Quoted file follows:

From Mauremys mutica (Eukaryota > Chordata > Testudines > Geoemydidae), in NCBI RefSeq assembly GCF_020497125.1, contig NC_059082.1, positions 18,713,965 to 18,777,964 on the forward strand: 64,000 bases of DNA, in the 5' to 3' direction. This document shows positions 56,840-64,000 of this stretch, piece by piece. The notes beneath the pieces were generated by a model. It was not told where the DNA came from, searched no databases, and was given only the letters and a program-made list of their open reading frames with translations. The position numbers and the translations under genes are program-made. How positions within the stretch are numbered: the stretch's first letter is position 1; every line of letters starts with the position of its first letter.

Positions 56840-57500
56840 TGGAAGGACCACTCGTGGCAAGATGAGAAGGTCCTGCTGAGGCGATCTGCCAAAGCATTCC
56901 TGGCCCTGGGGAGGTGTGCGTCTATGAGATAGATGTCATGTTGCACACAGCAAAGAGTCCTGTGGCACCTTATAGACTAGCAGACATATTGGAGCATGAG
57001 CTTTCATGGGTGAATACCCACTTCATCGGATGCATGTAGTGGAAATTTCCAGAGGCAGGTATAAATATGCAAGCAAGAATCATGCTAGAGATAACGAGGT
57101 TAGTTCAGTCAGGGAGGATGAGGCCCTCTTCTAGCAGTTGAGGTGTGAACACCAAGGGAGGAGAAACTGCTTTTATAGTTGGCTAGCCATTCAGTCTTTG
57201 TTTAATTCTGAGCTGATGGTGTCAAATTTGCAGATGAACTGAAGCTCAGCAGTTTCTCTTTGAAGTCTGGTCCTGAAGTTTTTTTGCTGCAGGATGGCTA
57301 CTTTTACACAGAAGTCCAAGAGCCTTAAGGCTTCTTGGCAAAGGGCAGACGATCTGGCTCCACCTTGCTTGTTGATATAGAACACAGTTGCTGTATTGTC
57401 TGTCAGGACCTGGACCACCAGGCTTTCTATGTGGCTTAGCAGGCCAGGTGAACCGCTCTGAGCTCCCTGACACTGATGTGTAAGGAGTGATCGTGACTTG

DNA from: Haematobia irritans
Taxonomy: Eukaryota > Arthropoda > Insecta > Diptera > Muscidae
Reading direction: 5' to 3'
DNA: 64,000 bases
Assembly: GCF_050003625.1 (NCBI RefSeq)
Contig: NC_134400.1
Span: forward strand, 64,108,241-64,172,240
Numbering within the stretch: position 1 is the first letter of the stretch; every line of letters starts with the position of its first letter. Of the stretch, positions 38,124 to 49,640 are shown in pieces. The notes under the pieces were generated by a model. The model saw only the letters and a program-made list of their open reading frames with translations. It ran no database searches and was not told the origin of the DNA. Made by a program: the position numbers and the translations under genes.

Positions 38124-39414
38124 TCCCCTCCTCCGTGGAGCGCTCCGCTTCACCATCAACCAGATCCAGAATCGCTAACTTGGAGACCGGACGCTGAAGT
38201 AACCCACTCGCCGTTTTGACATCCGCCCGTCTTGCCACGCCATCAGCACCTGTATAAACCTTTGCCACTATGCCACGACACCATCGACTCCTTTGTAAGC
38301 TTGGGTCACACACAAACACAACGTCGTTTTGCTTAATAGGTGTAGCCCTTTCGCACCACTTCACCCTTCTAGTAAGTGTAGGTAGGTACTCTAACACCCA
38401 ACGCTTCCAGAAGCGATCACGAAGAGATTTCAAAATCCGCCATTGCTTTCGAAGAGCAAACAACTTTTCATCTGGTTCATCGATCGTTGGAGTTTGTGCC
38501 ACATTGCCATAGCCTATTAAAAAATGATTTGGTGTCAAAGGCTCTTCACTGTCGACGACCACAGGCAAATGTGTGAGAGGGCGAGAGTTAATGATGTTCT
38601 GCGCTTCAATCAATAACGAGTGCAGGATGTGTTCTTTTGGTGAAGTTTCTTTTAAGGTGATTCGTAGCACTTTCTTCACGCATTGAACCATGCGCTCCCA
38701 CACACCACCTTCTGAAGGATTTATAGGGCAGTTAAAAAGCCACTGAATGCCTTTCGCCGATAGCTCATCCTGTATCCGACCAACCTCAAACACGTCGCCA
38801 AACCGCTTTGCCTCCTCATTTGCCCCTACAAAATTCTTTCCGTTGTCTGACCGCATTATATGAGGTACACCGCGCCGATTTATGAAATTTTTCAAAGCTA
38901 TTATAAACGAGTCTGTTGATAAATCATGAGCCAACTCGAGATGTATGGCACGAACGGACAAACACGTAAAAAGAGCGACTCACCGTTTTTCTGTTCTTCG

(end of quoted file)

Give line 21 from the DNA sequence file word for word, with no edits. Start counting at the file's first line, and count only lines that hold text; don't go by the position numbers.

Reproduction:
38301 TTGGGTCACACACAAACACAACGTCGTTTTGCTTAATAGGTGTAGCCCTTTCGCACCACTTCACCCTTCTAGTAAGTGTAGGTAGGTACTCTAACACCCA